Intel is busy putting the finishing touches on next-generation Meteor Lake-based processors scheduled for release later this year, and there are profound changes afoot with regards to branding.
Backing up a prior Club386 report, Intel has confirmed the ‘Core i’ nomenclature we’ve become so accustomed to is to be phased out in favour of just ‘Core.’ Sounds simple enough, yet as is often the case, there’s more to it than first meets the ‘i,’ if you’ll excuse the pun.
Dropping the ”i’ is a simple change that cleans up badging, and Intel reckons the strategy better aligns with customer requests. What’s interesting, and perhaps confusing depending on your point of view, is that the Core brand itself is being split into two; regular Core for the 3, 5 and 7 tiers, plus Core Ultra-encompassing tiers 5, 7 and 9.
There’s potential for confusion in the overlap, and Intel also wants to mix-up the layout of processor numbering. Whereas a current chip is designated Intel Core i5-13400F processor, Team Blue wants to ensure the word ‘processor’ doesn’t get cut by moving the model number to the end. Who’s looking forward to the Intel Core 5 processor 14400F? Sounds a mouthful, if you ask me.
Below are the before and after branding guidelines straight from the horse’s mouth.
Arriving in November 2008 with Bloomfield-based processors such as the Core i7 920, 940, and 965, the ‘i’ is gone… but look closely, so is the Core i9 designation. Does this mean Intel is shelving the enthusiast line altogether? Absolutely not, as stated, the chip manufacturer is switching gears with Core Ultra branding for what it perceives as high-performance processors. Who’s ready for Intel Core Ultra 7 processor 14700K?
An asterisk adds further intrigue, as final processor number is to be determined. Might all the K, F and T designators fall by the wayside for the coming generation? Only time will tell.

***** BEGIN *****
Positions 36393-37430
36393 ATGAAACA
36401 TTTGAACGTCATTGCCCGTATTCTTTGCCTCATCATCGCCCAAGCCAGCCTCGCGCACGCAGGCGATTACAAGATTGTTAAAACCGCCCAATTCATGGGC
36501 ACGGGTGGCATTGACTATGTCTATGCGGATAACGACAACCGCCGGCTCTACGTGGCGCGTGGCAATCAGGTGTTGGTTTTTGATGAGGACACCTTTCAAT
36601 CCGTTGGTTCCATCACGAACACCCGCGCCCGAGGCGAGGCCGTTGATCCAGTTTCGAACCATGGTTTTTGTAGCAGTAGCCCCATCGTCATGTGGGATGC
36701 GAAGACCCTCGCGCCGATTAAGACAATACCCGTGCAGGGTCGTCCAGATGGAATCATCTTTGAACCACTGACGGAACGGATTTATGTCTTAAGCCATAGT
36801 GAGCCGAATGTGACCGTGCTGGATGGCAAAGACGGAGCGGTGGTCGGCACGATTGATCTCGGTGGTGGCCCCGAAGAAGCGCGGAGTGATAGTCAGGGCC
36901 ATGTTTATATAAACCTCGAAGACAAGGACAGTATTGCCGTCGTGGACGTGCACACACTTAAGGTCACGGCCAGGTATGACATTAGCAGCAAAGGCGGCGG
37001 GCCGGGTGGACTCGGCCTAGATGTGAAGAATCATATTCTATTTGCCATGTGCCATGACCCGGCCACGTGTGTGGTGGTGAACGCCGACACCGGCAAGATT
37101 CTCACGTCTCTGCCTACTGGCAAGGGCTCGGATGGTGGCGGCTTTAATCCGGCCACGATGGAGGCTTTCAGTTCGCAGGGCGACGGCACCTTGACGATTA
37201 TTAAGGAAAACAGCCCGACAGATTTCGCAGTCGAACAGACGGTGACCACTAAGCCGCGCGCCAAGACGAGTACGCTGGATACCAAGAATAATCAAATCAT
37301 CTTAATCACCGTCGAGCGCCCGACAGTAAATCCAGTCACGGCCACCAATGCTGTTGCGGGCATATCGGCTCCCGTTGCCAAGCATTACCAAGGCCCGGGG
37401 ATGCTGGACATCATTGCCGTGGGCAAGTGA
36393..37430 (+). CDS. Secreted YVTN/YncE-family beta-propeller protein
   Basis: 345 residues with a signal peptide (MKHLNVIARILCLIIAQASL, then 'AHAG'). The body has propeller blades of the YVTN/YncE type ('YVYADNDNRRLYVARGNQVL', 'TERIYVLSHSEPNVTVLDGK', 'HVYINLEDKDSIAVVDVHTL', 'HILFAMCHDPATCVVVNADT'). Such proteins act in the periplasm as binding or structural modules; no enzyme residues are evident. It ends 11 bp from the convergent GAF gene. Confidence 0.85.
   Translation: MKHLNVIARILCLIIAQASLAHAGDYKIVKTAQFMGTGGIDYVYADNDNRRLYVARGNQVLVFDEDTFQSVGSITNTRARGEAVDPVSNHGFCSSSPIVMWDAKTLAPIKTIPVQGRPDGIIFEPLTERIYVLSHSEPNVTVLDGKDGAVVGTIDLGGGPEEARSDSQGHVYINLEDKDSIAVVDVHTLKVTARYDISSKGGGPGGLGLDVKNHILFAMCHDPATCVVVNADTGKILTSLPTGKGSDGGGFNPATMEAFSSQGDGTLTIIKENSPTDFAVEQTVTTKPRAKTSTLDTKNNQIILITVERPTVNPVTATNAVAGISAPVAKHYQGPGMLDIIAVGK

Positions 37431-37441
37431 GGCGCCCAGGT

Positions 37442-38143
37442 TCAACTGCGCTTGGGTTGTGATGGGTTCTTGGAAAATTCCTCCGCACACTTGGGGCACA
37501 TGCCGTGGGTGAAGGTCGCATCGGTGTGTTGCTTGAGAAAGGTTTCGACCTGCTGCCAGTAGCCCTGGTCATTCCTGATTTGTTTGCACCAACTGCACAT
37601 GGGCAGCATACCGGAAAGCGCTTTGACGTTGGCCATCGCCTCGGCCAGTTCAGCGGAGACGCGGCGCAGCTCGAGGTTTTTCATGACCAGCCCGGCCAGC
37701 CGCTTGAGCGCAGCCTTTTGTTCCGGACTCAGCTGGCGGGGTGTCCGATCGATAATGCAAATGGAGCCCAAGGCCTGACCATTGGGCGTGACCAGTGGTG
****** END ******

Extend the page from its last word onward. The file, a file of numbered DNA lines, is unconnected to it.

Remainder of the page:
Post-Meteor Lake there will be three families of processors imbued with an ‘Ultra’ tag, meaning Core 3 is exclusive to the mainstream line, while tier 9 only becomes available via Core Ultra. The thought process, as far as we can tell, is chips at the top of their respective stacks – imagine today’s Core i5-13600K or Core i7-13700K – are endowed with the Ultra badge, thereby differentiating them from mainstream models. An Ultra 5 is faster / better than a regular 5, and the only way to gain a ‘9’ is to go for an Ultra processor. Got all that?
Dyed-in-the-wool enthusiasts who refer to Intel processors with due knowledge of the generational designation will notice another small-but-significant tweak on the packaging. Right now, Raptor Lake chips are known to many as 13th Generation Core. This will stop from the moment Meteor Lake arrives, so you won’t see any reference to 14th Generation Core on packaging or silicon. However, the number will still be available after Core, meaning that Core 5 14500 is likely.
One reason for this is Intel mixes and matches architectures in certain generations. 13th Generation Core, for example, carries predominantly Raptor Lake but also has a subset of Alder Lake chips. Therefore, having 13th Generation in front of Core is not especially helpful as it doesn’t provide concrete details on architecture. The same is rumoured to be true for 14th Generation Core, which is a mixture of Raptor Lake refresh and Meteor Lake. Intel would rather that number be subsumed into the processor designation.
The new branding is arguably easier to comprehend for the lay person popping into PC World. It’s also more in tune with car manufacturers who use numbers to define model ranges – BMW being the obvious example. Get ready for the Core Ultra 9 14900KS at CES 2024, everyone. Intel is also using this pretext to simplify Evo and vPro branding.
“Our client roadmap demonstrates how Intel is prioritizing innovation and technology leadership with products like Meteor Lake, focused on power efficiency and AI at scale. To better align with our product strategies, we are introducing a branding structure that will help PC buyers better differentiate the best of our latest technology and our mainstream offerings,” said Caitlin Anderson, Intel vice president and general manager of Client Computing Group Sales.
The question that’s most racking our brains is whether an upcoming Intel Core 7 is better than an Intel Core Ultra 5? Answers on a postcard, please.